Oddly enough, new clients rarely have the answer to what is perhaps our most important question: How will you measure the success of this project? And the ones who do have an answer tend toward having the wrong answer.

I know what you’re thinking. The customer is always right. Right? Well, sure, if you don’t care how long they remain your customer. Telling people what they want to hear (as opposed to, say, what they need to hear) is a valuable skill for a toady. And it’s a perfect way to undermine any long-term partnership.

So when I ask a potential client how they will measure project success and their answer either wavers or – worse – wobbles toward ROI, I know the project isn’t actually ready to begin.

Imagine a baseball game with no points for sliding into home. Imagine a football field with no end zone. Without yard lines, how do you know if you’re making progress at all?

Why bother building a new website, or putting out a press release, or purchasing advertising, if there’s no way to quantify whether it was money well spent? If you don’t know whether the money was well-spent, how will you know whether to spend it again? Measurement, um, counts.

And no, ROI is NOT a crucial component of measurement. Honestly, it isn’t even a useful component of measurement.

I get it. You spent umptifratz dollars (that’s a technical term) on a marketing campaign, that campaign had better generate a significant increase in sales. There has to be a return on the investment. I’m not suggesting that ROI is irrelevant. I AM saying that ROI is a poor way to measure success on a per-project basis.

Let’s talk about your website. Even the smallest website, if it has any useful functionality, can cost you. Let’s say that yours cost $10,000. Ok, tell me how you determine the site’s ROI. I’ll save you the trouble. You can’t. Best you can do is compare sales before the site launched with sales after the site launched. Trouble is, most websites have nothing to do with direct sales.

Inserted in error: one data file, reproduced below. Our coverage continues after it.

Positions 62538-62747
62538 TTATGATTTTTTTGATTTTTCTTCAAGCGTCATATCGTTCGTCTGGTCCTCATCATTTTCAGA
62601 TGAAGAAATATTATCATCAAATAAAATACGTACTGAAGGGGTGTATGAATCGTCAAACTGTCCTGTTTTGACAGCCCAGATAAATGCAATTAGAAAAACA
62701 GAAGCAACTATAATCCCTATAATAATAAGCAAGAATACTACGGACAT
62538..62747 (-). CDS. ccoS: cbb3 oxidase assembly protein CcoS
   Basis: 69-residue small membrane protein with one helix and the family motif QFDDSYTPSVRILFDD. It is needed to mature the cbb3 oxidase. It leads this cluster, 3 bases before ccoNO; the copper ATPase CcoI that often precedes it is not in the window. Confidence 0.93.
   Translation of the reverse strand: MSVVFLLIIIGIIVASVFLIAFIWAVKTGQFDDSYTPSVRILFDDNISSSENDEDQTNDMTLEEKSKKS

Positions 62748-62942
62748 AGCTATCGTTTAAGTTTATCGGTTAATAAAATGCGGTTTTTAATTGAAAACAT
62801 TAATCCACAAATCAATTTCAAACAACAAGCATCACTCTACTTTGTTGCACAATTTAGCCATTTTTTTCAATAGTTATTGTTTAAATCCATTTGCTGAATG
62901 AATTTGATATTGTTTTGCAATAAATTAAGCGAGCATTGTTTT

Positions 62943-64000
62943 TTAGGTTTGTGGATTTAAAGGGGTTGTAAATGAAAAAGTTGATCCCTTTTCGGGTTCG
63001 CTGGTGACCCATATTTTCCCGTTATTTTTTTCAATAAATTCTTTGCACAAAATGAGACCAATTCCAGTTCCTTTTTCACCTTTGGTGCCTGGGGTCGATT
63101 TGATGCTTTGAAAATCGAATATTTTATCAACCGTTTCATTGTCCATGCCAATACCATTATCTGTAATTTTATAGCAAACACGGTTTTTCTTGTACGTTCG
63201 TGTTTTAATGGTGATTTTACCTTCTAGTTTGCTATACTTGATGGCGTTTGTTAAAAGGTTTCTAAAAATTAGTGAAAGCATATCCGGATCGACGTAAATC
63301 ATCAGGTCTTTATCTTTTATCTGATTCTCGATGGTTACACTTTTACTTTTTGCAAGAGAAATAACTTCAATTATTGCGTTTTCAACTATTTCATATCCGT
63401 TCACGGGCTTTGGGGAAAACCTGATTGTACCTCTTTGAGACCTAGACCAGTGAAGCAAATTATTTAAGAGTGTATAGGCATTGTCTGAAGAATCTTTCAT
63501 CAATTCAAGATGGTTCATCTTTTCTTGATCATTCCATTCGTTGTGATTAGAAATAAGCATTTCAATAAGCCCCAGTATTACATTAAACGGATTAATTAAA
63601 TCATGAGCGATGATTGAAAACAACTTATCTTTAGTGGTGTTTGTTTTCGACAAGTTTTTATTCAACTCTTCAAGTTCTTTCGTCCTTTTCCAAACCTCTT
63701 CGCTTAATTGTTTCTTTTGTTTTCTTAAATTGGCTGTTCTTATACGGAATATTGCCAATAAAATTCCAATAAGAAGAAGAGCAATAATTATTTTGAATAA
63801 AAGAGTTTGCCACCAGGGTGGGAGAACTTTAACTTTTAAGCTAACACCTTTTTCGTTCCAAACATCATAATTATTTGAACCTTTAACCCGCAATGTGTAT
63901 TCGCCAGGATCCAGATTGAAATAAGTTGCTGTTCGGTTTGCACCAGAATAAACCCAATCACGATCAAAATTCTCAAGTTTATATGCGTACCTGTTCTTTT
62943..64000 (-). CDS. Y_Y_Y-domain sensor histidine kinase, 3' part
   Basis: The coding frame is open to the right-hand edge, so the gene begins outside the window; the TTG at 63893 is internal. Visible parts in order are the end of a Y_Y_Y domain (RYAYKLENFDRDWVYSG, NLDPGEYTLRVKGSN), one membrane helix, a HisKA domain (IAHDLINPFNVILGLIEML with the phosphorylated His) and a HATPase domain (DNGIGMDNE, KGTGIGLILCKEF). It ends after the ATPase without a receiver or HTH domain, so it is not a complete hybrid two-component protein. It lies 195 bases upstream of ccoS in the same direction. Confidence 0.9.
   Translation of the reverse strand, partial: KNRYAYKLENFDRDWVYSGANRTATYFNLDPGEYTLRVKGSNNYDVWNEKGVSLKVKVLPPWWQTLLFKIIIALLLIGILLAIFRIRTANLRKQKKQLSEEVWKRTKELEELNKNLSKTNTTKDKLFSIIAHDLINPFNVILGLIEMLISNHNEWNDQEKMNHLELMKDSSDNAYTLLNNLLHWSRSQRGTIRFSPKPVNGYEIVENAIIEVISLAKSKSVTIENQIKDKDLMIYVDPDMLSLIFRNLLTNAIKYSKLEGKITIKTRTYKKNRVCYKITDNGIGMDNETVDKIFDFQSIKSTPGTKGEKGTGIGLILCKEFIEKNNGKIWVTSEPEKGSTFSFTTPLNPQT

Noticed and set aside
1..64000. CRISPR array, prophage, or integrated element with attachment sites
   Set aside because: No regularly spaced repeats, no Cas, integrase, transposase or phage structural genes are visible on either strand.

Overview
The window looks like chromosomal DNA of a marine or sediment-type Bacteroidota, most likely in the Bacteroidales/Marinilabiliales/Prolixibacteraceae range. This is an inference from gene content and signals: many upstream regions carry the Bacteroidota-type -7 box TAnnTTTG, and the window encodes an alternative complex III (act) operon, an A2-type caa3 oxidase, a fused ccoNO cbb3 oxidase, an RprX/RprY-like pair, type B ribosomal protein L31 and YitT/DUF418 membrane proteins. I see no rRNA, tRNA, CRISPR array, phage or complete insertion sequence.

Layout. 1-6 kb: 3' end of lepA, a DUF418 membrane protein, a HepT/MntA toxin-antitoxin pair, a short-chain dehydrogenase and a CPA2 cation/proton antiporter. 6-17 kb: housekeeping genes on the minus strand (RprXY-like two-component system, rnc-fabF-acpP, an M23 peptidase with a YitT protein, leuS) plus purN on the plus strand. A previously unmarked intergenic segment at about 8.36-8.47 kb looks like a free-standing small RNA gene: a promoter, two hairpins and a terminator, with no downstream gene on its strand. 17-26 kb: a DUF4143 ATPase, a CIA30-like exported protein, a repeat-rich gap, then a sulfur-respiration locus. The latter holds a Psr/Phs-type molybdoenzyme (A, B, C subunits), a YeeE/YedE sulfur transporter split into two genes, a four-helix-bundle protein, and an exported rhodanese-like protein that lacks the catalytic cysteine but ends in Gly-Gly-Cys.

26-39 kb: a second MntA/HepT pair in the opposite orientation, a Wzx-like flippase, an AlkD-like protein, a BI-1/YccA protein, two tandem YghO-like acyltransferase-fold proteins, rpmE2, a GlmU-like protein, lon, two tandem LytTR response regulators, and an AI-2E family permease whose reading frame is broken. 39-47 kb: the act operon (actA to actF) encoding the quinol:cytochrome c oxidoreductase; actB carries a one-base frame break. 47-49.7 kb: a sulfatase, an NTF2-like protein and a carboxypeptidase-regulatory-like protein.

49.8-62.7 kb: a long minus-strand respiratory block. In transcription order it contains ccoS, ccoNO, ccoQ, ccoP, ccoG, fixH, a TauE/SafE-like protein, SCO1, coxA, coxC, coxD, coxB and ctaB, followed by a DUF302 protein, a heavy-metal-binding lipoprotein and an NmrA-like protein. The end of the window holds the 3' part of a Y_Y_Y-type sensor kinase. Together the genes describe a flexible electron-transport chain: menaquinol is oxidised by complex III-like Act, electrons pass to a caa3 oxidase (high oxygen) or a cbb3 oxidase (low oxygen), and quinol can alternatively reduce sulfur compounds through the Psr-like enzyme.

If your website isn’t a digital storefront, how do you quantify its ROI? (Even if it is a shopping site, do you attribute other things, such as advertising and referral traffic, or just look at bottom-line sales?) HOW you measure success is just as important as THAT you measure success. What you measure is, frankly, even more important.

Back to the example of your new website, as this gets to the root question of WHY have a website at all. Remember, a website isn’t about increasing sales. Sure, it will play an important role in increasing sales, but that isn’t the primary function of most websites. Most websites exist to generate and reinforce interest, which can increase your prospects and, ultimately, increase sales. But a measurable uptick in sales comes way down the line. By the time you can measure – and attribute – that uptick (or lack of one) to the website, it’s too late to do anything about it.

So perhaps a more useful measure of success is site traffic? Maybe. But site traffic is derived from other things, such as search engine and social referrals. So do you measure the success (your Return on Effort) based on your website’s slick new design, or on your SEO, your paid ads, or your clever social media tie-ins?

Perhaps an even better measure is traffic flow through your site. Does your home page send visitors to the content you want them to see? Do visitors exit the site where appropriate (after filling out a form, clicking on an ad, or hitting the “about us” page and scooting away)? Now we’re getting somewhere.


However you decide to measure success, it takes at least these three steps. You’ve got to:
– Create a benchmark
– Monitor against the benchmark
– Prepare to make changes/enhancements based on results

I’ve been using websites as example here, but the same logic should be applied to other forms of marketing as well. How many pick-ups do you usually get for a news release?  How many inches does one regularly generate?  How many clicks through to your website do you usually get for a print ad (you ARE using specifically tagged URL’s in your print ads, right?  RIGHT?)

Measuring success – and choosing which measurements to count – must be part of any marketing plan – online or otherwise. And it needs to be a regular part of your marketing program, not merely some annual report. Remember – the whole point of measuring is determining what works and, more importantly, what needs to work better. This information is of absolutely no use to you six months or a year down the line.

Jeff Peyton

Author Jeff Peyton

Jeff Peyton is Director of Marketing & Communications for Triple Strength. A 30-year veteran of publishing and corporate communications, Jeff gained national prominence directing one of the largest grassroots communications efforts ever fielded. He was the architect of the nation’s first major nonprofit website, attracting millions of visitors per month in the early 1990s – years before social media, twitter, or even broadband access. Jeff spent nearly 10 years working with nonprofits, developing their communications and Web strategies. But don’t be fooled by his professional accomplishments – he also wing-walked on an airplane at 700 feet, co-piloted the Goodyear Blimp, swam with sharks, and still managed to obtain paperwork officially declaring him “legally sane.” (No, really.)

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